Project Properties Dialog - Build
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The full list of available build types:
This is the project's destination directory also referenced to as the target directory. All project files are copied or written to this directory or subdirectories of this directory. Some files may be moved from the target directory to the assembly subdirectory. This is necessary for the private or shared assembly to work. If a copy of such file is required in the target directory, just copy the file (do not move) from the assembly subdirectory back to the target directory.
These three fields are used to make the assembly name. See Step-by-Step Guide for more information on assembly names.
This is the private or shared assembly version. Note that application manifests versions are always derived from the application version resource.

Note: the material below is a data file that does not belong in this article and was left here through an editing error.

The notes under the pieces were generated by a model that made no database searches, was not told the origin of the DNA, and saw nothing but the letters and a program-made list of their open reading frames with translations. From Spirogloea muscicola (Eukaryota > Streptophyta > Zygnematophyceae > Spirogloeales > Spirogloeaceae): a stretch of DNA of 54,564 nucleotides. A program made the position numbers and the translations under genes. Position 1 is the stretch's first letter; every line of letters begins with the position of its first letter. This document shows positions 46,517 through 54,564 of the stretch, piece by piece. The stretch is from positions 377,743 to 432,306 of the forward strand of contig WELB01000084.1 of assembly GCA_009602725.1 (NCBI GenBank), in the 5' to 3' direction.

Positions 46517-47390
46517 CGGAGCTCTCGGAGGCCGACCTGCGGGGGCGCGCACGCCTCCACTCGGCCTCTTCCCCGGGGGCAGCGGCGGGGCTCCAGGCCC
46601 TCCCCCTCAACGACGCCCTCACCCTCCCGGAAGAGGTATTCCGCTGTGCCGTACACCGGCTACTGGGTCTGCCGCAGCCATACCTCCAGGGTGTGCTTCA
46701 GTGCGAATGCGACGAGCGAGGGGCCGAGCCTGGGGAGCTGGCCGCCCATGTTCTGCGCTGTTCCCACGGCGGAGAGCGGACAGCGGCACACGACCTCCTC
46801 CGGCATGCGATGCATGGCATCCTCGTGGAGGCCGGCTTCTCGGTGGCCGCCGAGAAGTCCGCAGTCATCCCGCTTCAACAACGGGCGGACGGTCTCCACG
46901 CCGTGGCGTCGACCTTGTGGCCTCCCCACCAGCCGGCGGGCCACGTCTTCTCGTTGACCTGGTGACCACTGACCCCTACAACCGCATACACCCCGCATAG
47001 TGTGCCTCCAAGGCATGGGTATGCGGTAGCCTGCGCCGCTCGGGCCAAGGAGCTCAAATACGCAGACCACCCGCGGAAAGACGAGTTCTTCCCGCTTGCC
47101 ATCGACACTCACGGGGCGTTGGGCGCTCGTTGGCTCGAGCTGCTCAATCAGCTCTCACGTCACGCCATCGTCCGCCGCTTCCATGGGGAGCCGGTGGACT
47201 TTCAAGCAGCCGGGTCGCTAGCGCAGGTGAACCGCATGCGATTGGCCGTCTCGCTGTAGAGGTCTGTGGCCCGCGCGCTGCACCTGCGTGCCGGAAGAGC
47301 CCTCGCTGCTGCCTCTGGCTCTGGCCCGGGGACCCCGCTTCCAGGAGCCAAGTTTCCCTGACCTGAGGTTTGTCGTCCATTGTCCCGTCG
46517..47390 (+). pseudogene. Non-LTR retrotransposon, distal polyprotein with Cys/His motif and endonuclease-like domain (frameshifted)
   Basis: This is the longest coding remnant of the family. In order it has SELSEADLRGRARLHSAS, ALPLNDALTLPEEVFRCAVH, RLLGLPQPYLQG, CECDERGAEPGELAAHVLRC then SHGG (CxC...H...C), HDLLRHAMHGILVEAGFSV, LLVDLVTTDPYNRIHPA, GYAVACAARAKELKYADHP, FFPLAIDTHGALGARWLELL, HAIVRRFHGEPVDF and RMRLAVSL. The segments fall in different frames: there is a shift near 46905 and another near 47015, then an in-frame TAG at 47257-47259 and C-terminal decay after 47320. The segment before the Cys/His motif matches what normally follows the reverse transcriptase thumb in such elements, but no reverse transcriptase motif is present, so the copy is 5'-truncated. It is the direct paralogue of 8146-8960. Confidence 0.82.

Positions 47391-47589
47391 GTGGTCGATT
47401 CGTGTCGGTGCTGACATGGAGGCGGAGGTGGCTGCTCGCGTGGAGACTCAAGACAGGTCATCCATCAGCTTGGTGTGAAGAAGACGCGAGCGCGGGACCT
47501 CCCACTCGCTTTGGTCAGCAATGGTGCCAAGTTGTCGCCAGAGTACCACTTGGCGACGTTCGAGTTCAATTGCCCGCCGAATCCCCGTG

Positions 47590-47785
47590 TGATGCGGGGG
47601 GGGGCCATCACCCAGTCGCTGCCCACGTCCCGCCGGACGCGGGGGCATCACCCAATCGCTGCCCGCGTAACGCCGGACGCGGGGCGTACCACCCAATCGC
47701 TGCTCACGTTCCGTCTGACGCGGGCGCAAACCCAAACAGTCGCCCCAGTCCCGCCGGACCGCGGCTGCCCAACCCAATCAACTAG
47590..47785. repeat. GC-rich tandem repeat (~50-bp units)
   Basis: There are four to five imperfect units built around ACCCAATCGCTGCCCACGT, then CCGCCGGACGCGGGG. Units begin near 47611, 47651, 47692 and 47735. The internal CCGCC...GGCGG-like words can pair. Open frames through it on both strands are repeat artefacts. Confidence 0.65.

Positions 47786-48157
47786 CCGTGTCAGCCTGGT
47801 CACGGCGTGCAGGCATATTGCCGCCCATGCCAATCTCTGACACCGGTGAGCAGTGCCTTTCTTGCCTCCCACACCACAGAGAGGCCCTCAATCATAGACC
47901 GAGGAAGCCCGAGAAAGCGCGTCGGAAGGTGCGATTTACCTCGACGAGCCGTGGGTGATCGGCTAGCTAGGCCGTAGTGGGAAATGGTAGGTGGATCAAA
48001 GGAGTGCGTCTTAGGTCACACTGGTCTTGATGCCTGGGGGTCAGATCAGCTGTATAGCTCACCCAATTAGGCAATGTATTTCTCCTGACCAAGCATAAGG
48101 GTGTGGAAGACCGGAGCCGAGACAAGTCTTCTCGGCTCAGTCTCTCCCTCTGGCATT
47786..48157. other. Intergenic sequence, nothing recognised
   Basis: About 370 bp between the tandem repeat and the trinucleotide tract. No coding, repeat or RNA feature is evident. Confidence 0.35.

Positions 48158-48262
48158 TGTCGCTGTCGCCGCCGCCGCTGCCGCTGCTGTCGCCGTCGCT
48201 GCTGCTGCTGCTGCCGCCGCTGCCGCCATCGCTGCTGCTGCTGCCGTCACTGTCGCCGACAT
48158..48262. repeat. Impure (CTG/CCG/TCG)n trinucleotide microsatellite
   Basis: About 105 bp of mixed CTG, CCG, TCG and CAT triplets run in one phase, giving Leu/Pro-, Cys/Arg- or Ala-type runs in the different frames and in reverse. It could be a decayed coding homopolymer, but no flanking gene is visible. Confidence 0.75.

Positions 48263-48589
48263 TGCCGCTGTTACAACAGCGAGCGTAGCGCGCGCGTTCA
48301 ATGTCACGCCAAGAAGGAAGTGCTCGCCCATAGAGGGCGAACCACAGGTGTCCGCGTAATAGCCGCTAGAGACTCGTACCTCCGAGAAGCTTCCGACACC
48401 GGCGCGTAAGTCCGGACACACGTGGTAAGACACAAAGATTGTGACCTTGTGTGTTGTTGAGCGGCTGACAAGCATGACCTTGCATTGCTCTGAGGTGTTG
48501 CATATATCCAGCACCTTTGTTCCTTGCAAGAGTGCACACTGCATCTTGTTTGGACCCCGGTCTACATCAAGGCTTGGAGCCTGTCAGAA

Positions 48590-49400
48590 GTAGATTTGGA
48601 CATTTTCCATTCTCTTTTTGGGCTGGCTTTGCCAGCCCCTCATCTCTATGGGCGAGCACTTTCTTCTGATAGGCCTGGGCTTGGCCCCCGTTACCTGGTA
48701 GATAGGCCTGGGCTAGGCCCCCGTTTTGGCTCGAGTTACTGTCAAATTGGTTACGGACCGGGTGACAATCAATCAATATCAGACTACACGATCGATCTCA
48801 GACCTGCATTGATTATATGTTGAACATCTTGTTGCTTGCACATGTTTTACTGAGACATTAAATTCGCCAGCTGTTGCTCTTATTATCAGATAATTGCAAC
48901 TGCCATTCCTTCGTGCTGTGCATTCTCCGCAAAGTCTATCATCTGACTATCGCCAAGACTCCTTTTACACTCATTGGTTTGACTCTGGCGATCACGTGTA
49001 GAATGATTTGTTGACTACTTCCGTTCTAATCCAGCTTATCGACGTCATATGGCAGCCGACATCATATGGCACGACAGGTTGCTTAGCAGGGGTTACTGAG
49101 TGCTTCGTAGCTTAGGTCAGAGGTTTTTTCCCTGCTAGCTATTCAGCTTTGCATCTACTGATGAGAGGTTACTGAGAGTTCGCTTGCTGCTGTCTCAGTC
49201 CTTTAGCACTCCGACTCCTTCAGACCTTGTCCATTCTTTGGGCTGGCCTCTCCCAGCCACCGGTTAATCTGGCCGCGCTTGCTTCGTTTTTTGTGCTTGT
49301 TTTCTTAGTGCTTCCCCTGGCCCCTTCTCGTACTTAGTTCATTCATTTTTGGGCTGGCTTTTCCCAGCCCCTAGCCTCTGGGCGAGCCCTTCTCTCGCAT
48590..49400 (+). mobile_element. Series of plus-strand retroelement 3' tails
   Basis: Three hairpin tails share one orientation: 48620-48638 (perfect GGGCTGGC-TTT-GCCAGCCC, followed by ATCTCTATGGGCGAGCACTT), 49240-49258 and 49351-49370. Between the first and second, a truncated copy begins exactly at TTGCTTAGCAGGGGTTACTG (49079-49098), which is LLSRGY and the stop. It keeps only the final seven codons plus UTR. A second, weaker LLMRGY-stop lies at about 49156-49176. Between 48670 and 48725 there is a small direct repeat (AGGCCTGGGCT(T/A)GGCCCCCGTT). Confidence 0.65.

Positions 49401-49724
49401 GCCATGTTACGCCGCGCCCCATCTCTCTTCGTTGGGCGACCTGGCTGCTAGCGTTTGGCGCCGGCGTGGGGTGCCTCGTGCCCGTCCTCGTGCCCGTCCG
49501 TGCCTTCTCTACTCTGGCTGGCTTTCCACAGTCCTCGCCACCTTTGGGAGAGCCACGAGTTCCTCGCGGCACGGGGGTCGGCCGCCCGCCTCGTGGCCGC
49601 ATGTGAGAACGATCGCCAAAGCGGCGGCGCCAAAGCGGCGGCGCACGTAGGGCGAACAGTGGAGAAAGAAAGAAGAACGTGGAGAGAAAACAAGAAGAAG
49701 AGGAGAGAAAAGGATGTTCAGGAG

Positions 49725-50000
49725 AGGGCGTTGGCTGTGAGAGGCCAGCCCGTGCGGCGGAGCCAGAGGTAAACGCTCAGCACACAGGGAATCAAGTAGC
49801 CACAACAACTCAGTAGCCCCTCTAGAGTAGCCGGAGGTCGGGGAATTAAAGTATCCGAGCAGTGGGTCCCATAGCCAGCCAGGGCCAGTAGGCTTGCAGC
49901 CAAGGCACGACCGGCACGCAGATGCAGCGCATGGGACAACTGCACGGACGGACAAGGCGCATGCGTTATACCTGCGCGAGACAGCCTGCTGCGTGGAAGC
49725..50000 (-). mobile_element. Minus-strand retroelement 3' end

Windows version resource actually contains four version numbers:
Manifest Maker uses the binary file version.
Processor architecture for which this project will be built. All files (DLLs, programs, manifests and shared assemblies) that do not match this processor type will be ignored during the build.
Manifest Maker recognizes three processor types, but only supports building manifests for the standard 32-bit x86 and the 64-bit amd64 (Intel's EM64T) architectures. The Any CPU choice is intended for CLR and advanced builds. A manifest built by Manifest Maker will only contain modules and assembly references for the architecture selected in the project properties dialog. All other files are ignored.
Note that you need to run Manifest Maker on a 64-bit x64 system to build 64-bit manifests.
By default Manifest Maker recognizes embedded resource manifests. During build DLLs with embedded manifests are treated as assemblies. No manifests are built for them but, instead, the embedded manifests are referenced. If you check this option Manifest Maker ignores the embedded manifest resource and treats the DLL as if it did not contain embedded manifests.